Marty is recovering from extreme malnutrition, as a result of that programme supported by UNICEF and others, and he is part of a wider ecosystem in Turkana county, supported by UK aid, which has, for example, reduced maternal mortality in only eight years from 1,594 deaths per 100,000 of the population to 362 in 2022. The direct impact of an integrated programme, mixing investment in water, in education, in health and in the local economy, supported by UK aid, shows just what can be done.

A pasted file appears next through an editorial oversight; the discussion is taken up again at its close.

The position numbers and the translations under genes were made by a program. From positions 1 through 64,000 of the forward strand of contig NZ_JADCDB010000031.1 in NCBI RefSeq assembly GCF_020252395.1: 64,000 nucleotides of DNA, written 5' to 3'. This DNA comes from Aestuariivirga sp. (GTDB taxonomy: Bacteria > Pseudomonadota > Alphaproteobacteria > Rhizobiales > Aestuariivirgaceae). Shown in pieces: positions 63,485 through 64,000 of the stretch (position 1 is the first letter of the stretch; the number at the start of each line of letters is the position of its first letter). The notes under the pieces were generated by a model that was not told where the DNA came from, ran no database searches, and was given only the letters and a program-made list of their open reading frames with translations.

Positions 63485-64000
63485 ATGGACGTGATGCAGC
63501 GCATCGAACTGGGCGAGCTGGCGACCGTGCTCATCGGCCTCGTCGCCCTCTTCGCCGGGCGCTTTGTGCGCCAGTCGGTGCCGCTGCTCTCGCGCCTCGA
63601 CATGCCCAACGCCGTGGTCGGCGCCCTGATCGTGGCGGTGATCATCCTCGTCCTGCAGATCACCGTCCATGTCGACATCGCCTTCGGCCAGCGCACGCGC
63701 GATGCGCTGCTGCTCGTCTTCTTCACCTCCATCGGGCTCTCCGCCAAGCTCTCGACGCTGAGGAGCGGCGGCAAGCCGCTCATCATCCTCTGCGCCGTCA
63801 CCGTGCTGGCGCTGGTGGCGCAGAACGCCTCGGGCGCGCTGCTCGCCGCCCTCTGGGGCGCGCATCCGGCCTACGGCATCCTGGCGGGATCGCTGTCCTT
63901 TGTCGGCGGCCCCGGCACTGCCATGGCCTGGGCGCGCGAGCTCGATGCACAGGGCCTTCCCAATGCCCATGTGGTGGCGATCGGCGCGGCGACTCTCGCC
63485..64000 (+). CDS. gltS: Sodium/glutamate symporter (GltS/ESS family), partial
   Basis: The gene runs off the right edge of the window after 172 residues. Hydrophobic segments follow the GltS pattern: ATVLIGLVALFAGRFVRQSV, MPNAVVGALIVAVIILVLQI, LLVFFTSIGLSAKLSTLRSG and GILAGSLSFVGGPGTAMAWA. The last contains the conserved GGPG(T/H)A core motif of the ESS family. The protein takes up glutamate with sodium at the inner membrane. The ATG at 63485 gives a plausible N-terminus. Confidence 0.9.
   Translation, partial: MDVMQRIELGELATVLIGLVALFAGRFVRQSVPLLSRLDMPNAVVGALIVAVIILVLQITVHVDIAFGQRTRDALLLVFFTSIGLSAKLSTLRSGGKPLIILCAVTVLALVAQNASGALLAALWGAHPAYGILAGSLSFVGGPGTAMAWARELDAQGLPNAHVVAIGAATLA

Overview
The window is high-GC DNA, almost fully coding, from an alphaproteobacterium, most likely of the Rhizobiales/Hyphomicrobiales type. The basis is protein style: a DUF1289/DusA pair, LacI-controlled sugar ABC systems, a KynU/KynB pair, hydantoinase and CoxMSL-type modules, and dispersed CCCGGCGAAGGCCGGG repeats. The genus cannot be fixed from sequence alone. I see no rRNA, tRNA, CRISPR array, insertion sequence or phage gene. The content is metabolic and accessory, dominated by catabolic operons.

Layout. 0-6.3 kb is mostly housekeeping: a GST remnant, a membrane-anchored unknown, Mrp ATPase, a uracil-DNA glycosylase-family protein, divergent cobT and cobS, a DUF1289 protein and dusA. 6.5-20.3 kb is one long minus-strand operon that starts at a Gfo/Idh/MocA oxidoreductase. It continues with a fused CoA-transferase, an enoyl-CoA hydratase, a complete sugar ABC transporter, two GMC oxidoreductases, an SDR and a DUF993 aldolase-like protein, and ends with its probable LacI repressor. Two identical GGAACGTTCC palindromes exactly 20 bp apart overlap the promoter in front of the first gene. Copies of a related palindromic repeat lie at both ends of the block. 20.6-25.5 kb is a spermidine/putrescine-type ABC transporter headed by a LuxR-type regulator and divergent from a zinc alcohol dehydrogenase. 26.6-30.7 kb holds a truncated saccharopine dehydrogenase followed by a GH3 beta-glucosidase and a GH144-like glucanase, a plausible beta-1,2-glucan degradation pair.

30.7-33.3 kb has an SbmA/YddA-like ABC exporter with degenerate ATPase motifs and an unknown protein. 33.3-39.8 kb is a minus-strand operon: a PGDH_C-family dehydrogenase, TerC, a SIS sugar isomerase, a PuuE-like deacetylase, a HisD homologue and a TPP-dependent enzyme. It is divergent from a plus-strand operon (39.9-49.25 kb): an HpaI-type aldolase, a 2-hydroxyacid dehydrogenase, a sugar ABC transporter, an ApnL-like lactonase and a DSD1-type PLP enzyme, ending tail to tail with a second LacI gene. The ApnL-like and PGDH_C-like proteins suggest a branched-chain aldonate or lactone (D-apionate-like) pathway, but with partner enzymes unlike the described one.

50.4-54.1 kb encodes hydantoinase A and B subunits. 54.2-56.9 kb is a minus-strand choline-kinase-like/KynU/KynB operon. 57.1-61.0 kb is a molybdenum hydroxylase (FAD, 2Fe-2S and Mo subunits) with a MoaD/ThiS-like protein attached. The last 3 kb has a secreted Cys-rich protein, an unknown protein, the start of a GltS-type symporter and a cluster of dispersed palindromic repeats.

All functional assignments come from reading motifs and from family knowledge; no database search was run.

Unfortunately, UK aid has become increasingly unpredictable and unreliable over recent years. I do not want to open up the debate right now on the level of aid or the Government’s lack of a firm commitment to return to 0.7% of GNI, but the unpredictability and unreliability of our commitments must end with this gracious Speech and the next phase of this Government. For example, at the nutrition summit next week we need to see—along with the publication of a White Paper on the sustainable development goals, which are not even mentioned in the gracious Speech or the Prime Minister’s introduction to the attached notes—a firm commitment from the UK not only to engage and invest in international development but to become a reliable and predictable partner again. That would make the biggest difference. I hope we will see it today or on Monday.